A noble banker needs to occupy here

Is there a noble banker in the world? Only someone in the lending business who sees his calling as a “service for the people,” I believe, could correct past abuses and recommend changes for, and in the best interests of, us “99 percenters.”

I am sure there are many who entered the field with the best intentions, and still work with distinction, living up to the honor bestowed only upon the most trustworthy in society. We need honest and reliable people who know their way in economics to guide the rest of us. When a few abuse the faith we place in them, it cripples the entire process and causes the type of havoc we see in protests by people who feel betrayed, used and nearly hopeless.

Part of my “duty” as a lieutenant in the Army was to serve as a payroll officer in the states and another time in Vietnam. I short-change myself both times, losing $80 once and about $40 the next time. I didn’t report either discrepancy because I did not want superior officers to question my efficiency or competency.

You see, I felt “honored” to serve in that capacity. I had barely obtained a high school degree with no classes in home economics or any other type of economics. While in the military, I served as “paymaster” in between roles as a training officer in Ft. Polk, Louisiana, and as a combat infantry platoon leader in Southeast Asia. I enjoyed assisting those of all ranks who depended on their monthly pay, and I got so much out of taking part in their lives and what they planned to do with their cash.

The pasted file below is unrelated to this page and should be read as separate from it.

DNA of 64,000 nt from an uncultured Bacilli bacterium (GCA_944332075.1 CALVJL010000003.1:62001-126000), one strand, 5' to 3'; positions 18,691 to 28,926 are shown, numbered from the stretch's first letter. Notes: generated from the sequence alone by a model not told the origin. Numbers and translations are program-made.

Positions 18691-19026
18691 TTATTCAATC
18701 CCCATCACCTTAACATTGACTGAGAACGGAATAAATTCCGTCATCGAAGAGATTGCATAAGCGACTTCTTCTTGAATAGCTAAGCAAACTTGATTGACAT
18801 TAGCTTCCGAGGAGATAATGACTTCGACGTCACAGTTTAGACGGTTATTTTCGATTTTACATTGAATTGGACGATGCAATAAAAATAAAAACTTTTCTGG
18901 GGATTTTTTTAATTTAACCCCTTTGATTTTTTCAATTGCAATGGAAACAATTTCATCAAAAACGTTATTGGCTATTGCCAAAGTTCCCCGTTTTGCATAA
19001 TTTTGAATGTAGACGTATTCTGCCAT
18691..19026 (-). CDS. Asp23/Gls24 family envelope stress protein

(The Army had also assigned me to prosecute soldiers committing minor infractions and I learned I never wanted to take the side of government against a person ever again. I would eventually end up representing defendants in criminal cases brought by government officials.)

I believe that anyone who works in banking provides a much-needed service to the rest of us. We elevate our financial managers and count on them to give advice to our government leaders to steer us through both good and bad economic times. We depend on them when we need to borrow money and we trust they won’t take advantage of their unique positions.

But when they do, we need people from within the field to call them out, to decry practices that might have been legal in the eyes of the law, but clearly illegal according to the social contract persons of their station assume when taking on such a role.